Doctors are more likely to use tablets over smartphones to read articles from medical publications
One in in four doctors uses a tablet to reference drug data and three in ten use the devices to research general medical issues or specific clinical situations, according to theSources & Interactions Study, September 2014: Medical/Surgical Edition.
Furthermore, tablets are used by 53% of physicians for professional purposes, according to current wave data from the study. Slightly less than half (49%) of physicians use both a smartphone and a tablet for professional purposes, while 32% use a smartphone only for work reasons and 4% use a tablet only.
Overall, more doctors are using smartphones for professional purposes than tablets, but there are certain tasks that they are more likely to perform on a tablet. For example, 29% of doctors use a tablet to read articles from medical publications while only 22% use a smartphone. 20% of physicians use tablets to watch medically-oriented videos and only 13% use a smartphone.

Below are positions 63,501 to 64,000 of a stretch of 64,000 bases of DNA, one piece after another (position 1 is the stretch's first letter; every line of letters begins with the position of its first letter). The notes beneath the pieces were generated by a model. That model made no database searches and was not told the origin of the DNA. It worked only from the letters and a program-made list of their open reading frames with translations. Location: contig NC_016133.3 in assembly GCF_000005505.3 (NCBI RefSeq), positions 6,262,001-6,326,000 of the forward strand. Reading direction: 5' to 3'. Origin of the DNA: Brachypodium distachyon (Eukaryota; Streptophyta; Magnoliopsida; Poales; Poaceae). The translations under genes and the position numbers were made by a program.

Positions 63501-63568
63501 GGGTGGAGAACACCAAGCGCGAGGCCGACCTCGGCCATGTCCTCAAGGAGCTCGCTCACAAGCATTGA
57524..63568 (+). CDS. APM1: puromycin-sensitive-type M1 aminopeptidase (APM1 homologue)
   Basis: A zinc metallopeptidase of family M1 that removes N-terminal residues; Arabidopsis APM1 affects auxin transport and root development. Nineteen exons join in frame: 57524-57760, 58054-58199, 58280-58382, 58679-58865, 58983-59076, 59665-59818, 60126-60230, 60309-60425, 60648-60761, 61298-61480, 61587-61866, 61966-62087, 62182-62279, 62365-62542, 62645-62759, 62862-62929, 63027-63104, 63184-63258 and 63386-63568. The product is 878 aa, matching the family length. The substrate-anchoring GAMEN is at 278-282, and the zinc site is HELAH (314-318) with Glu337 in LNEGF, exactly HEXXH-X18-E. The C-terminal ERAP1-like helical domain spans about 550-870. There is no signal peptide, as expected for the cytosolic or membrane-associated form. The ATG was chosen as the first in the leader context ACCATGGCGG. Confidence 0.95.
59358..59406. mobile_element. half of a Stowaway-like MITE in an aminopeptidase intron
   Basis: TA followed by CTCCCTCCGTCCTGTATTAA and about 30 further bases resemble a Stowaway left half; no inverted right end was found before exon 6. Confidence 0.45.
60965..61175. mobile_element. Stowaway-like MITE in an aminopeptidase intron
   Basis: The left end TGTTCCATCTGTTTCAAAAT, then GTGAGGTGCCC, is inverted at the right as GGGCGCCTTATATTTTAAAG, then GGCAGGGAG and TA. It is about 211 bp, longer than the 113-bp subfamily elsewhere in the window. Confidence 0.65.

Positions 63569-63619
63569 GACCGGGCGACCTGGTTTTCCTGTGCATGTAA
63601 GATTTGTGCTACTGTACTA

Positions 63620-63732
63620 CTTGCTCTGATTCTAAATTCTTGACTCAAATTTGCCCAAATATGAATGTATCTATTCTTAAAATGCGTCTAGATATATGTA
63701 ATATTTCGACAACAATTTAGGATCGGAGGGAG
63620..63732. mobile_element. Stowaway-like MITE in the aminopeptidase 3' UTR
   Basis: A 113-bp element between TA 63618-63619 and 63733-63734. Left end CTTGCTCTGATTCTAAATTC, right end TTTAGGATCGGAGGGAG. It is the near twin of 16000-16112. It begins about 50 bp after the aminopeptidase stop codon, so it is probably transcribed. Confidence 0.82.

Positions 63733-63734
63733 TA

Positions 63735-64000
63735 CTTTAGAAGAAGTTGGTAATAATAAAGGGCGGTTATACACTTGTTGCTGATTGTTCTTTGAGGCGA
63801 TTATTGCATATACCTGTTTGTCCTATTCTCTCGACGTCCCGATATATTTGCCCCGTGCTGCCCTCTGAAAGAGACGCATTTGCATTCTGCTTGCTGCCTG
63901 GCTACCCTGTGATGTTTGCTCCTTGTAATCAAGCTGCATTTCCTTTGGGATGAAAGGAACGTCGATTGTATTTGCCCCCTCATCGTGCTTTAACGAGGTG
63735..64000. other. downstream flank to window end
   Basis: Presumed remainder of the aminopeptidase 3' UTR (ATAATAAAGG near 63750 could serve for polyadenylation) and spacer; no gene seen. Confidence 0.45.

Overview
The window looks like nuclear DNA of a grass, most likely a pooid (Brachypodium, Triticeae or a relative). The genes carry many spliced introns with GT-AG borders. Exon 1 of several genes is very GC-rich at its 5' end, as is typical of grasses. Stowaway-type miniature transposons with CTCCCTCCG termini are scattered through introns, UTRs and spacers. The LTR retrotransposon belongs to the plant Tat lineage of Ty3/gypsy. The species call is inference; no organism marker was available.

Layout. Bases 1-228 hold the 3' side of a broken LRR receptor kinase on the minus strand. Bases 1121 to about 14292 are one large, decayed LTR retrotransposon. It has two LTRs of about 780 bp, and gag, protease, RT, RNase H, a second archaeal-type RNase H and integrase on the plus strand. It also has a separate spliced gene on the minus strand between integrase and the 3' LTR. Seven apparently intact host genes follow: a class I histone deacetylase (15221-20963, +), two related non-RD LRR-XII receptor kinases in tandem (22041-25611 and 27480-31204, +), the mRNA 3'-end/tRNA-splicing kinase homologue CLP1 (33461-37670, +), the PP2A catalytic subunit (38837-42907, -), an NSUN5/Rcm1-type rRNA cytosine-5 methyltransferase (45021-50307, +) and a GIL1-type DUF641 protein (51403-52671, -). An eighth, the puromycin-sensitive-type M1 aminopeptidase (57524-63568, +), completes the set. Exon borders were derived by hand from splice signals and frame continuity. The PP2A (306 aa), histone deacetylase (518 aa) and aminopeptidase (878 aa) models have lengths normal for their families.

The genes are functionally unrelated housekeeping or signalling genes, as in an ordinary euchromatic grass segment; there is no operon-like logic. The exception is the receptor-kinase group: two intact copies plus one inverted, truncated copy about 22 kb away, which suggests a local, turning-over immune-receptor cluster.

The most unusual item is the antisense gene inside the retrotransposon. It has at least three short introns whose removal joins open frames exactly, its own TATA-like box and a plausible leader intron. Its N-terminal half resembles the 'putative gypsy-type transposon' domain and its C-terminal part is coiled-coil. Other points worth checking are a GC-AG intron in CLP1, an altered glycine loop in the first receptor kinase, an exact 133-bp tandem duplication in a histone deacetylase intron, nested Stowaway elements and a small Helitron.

The Sources & Interactions™ Study is a detailed examination of doctors’ online and mobile activities, e-detailing experience, and exposure to (and evaluation of) information sources including traditional and emerging media, pharma reps, CME, convention and more. The study is conducted every six months and targets more than 3,000 physicians annually across 22 specialties, exploring their media preferences and habits. Sources & Interactions was designed to help marketers and their agencies cost-effectively allocate resources to their overall promotional mix, and provide publishers with specific insight about where their offerings fit into physicians (and other healthcare professionals’) information inventory.
To find out more about the study and get access to specialty-specific data, contact us now. We study physician media behaviors and preferences annually across 22 specialties.